Cycling along the daily life of Marrakech

With tenacity, the right timing and a good idea she gets a lot of people moving. Literally, because Cantal Bakker from The Hague and her team, together with her foundation Pikala Bikes, leave local young people, women and tourists ‘toiling’ on their bikes through Marrakech, encouraging people to leave the environmentally polluting scooters behind.

Text: Angelique van Os | Image: TUI/Pikala & Angelique van Os

Local youngsters practise on the Pikala cycle track.

Waving his hand gently, he manoeuvres himself along a maze of scooters, taxis, lorries, cars, buses and horse-drawn carriages. I follow him closely. My hands are firmly clasped around the steering handles and at the ready to squeeze the brake. When my young guide Sana Handor cycles into the heart of the Medina, the traffic decreases. However, the streets become narrower and the flow of people closer. Souk salesmen look up from their work when we pass by. Sometimes a scooter unexpectedly shoots around the corner, because they are tolerated in old Marrakech. Apart from traffic lights and road signs there are no rules. Everyone joins in, turns off or drives through and past each other. And in spite of the traffic witch’s kettle, this often goes without a hitch. Even on a bicycle, which is becoming more and more visible in the Moroccan city. This is partly due to the initiative of Cantal Bakker (26) from The Hague and her team. In just under two years time she has set up Pikala Bikes(hose for bicycle) with support from the TUI Care Foundation, among others.

Own ‘bicycle park’

This project starts as an incentive for young Moroccans and women in particular to make more use of the ‘clean’ bicycle and to leave the polluting scooters behind. Cantal explains: “In the Netherlands I was a bicycle instructor for refugees and was inspired by the freedom that cycling gives to people. After a holiday in Marrakech, where I got on my bike myself, I felt free and people saw me more as a local. I also felt the calling to do something about the high unemployment among young people and to tackle the environmental problem of polluted scooters. The ambitious Cantal chooses a perfect moment: she joins the UN Climate Conference 2016, where she and her colleagues repair bicycles for free from a mobile workshop on the famous Mohamed V Avenue. This attracts hundreds of people and she receives international praise and support for her project.

Cantal now has her own ‘bicycle park’ and workshop. There are over 150 two-wheelers in use, about 200 are waiting for a repair service and young people get information and practical experience how to move safely in the busy traffic. In addition, it provides employment for repairers and trains bicycle guides. There is also a collaboration with local artists and craftsmen who decorate Pikala’s bicycles with beautiful silver and bells, handmade wicker baskets and embroidered saddle covers. In addition to a sustainable approach, Pikala also has an educational goal, because it focuses on a cleaner future for future generations, in which young people are self-sufficient and can be part of local tourism. And those elements make it interesting for the TUI Care Foundation, says British CEO Jane Ashton: “Pikala includes all the elements that we stand for, which makes it quite unique in its kind. It’s fantastic how Cantal and her young team of about 15 people managed to do this in a short time. We are proud to be able to support the project.”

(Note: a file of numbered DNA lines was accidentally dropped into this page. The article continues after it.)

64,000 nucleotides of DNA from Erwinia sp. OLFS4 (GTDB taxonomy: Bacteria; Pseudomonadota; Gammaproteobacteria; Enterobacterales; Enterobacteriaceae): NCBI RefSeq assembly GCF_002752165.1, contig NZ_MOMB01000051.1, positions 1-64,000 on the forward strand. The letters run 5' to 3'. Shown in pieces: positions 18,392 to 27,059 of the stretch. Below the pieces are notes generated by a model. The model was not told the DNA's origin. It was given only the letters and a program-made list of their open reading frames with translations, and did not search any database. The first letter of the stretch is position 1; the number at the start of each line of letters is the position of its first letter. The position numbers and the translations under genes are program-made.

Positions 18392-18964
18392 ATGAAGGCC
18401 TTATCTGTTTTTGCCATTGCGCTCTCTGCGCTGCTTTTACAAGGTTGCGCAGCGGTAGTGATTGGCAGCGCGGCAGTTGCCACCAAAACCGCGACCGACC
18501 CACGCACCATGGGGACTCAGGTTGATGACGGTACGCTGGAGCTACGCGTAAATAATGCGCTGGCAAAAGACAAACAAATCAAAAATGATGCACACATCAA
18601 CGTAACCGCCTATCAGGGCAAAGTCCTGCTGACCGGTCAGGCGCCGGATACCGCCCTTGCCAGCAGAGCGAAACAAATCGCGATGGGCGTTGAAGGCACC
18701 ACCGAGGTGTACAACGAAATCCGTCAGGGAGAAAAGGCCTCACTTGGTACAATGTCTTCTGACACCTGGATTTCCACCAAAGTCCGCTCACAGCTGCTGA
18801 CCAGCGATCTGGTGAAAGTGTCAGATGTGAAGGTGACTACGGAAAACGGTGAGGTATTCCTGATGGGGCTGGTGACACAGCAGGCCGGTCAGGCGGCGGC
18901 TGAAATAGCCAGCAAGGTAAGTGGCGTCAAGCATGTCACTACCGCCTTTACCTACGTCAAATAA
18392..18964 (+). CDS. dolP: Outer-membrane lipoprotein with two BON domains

The workshop of Pikala

“I felt the call to do something about the high level of unemployment among young people and to tackle the environmental problem of polluted scooters”.

On the right initiator of Pikala Cantal Bakker with the vice-mayor of Marrakech.

Four element tour

Back to the bike, where I follow the holy four-element tourin the southeastern part of the city. We stop at mosques, drinkable water fountains, the public hamman and public ovens, which everyone can use. The ovens mainly produce bread, which in Moroccan culture is consumed with every meal. It sketches a picture of daily life outside the city walls. However, the stories of the guides are still too superficial to really get a picture of it. When I encourage the boys with some questions they come loose. So we make a stop at a hamman. While people clean themselves and find peace for their prayers, only one man takes care of the heating. How hesitantly I walk behind the guide, facing the darkness. Here, in the mud cellar of the bathhouse, the hard work is done. The man is a stoker and does nothing more than to equip the oven with wood. He tells that he works and lives here to maintain his mood. In a corner is a dirty mattress with a pile of clothes. There are no windows, no sanitary facilities, nothing. This is the harsh reality for many hard-working workers in Morocco.